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Are new Air Force ads a political statement?

ASK THIS | March 04, 2008

The Air Force, seeking to more than double its advertising budget, has new ads that focus on threats to America. In this election year, aren’t such ads a way of offering political support to Republicans over Democrats?

By J.W. Anderson

Made up as a mock front page, the main headline on the full-page ad read: “This Could be a Headline About a Cyber Attack Causing a Blackout,” with a subhead stating, “’Virtual war’ has become a reality”. At the top center of the page is a photograph of a city street struck by a total power outage.

The line in agate type at the bottom of the page says, “Paid for by the U. S. Air Force.” The ad ran in the Washington Post and the New York Times on March 3, and again on March 5.

The blackout story notes that last year Estonia’s government was thrown into chaos in an attack by cyber terrorists, and the United States government and computer networks are continuously threatened. But the Air Force, it said, has anticipated the threat and created the Air Force Cyber Command, “the only military unit of its kind.”

The headline at the center of the page reads: “News About a Rogue Leader Making Threats Could Go Here.” The story under it tells the reader what the Air Force is doing to ward off “would-be aggressors.” Next to that article is a picture of a group of shadowy men waving weapons.

This ad can be read a couple of ways. It may be seen as an institutional promotion of a service that is perhaps feeling neglected after years of wars in which most of the attention has been given to the Army and the Marines.

But it’s also a political ad. It reminds people of the threats against this country, and it appears in the midst of a presidential election campaign in which, according to the polls, a rising level of public concern about national security and anxiety about possible attacks works to the benefit of one party and the disadvantage of the other.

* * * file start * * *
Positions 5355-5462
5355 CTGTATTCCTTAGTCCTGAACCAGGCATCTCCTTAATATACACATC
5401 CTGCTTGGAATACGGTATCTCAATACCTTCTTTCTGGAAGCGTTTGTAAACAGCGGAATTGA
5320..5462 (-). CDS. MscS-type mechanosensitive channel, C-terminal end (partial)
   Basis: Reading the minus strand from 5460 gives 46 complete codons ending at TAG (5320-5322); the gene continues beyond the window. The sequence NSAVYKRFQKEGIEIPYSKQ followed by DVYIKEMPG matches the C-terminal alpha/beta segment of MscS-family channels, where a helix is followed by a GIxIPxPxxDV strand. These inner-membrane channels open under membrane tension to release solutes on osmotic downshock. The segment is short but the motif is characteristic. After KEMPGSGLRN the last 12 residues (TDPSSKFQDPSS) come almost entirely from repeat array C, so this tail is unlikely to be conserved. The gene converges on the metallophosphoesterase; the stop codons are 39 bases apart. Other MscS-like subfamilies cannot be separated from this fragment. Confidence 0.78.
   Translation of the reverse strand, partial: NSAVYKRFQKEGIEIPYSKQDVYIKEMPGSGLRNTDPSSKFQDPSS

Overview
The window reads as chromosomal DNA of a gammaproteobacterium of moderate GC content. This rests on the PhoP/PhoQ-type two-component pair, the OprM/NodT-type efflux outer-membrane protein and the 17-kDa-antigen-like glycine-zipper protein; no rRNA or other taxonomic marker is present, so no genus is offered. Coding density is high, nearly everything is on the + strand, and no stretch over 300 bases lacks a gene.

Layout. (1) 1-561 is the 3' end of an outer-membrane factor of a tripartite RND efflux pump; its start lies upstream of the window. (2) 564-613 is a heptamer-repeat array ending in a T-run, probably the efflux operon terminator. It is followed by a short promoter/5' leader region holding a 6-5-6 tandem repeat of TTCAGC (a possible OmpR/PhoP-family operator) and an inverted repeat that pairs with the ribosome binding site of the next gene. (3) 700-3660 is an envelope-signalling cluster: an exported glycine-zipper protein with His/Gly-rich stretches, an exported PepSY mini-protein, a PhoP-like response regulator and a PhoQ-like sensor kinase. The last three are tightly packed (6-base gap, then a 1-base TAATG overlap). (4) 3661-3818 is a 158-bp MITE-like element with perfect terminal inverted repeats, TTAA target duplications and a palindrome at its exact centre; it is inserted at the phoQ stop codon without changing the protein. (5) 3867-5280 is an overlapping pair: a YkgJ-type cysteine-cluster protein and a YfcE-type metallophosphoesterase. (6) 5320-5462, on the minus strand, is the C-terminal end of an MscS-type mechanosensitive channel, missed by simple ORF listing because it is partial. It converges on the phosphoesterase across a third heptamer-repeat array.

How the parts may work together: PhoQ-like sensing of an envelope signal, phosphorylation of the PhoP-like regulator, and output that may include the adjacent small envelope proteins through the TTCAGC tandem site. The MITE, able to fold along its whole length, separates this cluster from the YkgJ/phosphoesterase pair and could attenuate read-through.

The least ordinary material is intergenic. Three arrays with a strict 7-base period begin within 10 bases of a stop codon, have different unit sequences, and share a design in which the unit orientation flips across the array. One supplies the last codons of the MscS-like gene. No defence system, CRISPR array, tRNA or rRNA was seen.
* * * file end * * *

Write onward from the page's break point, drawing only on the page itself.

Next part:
That raises a couple of questions.

Should the Air Force use government money to buy ads with political implications in an election year or, for that matter, any other year?

Should not the military services, of all government agencies, go to the greatest lengths to avoid any hint of partisan cheerleading?

Those are questions to ask the Secretary of Defense, Robert Gates. It might be even more interesting to ask them of the chairmen and ranking minority members of the Senate Armed Services Committee and the House Armed Forces Committee.

The Air Force is proposing to more than double its annual spending on ads, bringing it to $112 million. According to the Air Force Times, the stated goal “is that each adult over a year’s span will see 30 Air Force advertisements, from ads on Web sites to full-page newspaper ads to prime-time television ads.

Along with the ad campaign is a new Air Force slogan: “Above All.”


Air Force Ads
Posted by Juliane Burbach -
03/17/2008, 01:20 AM

I opened my home page on MSN and the ad appeared, it shocked me and was a bit frightening.
It was fear mongering the same as Hillary's ad. Thank you for keeping check sir.

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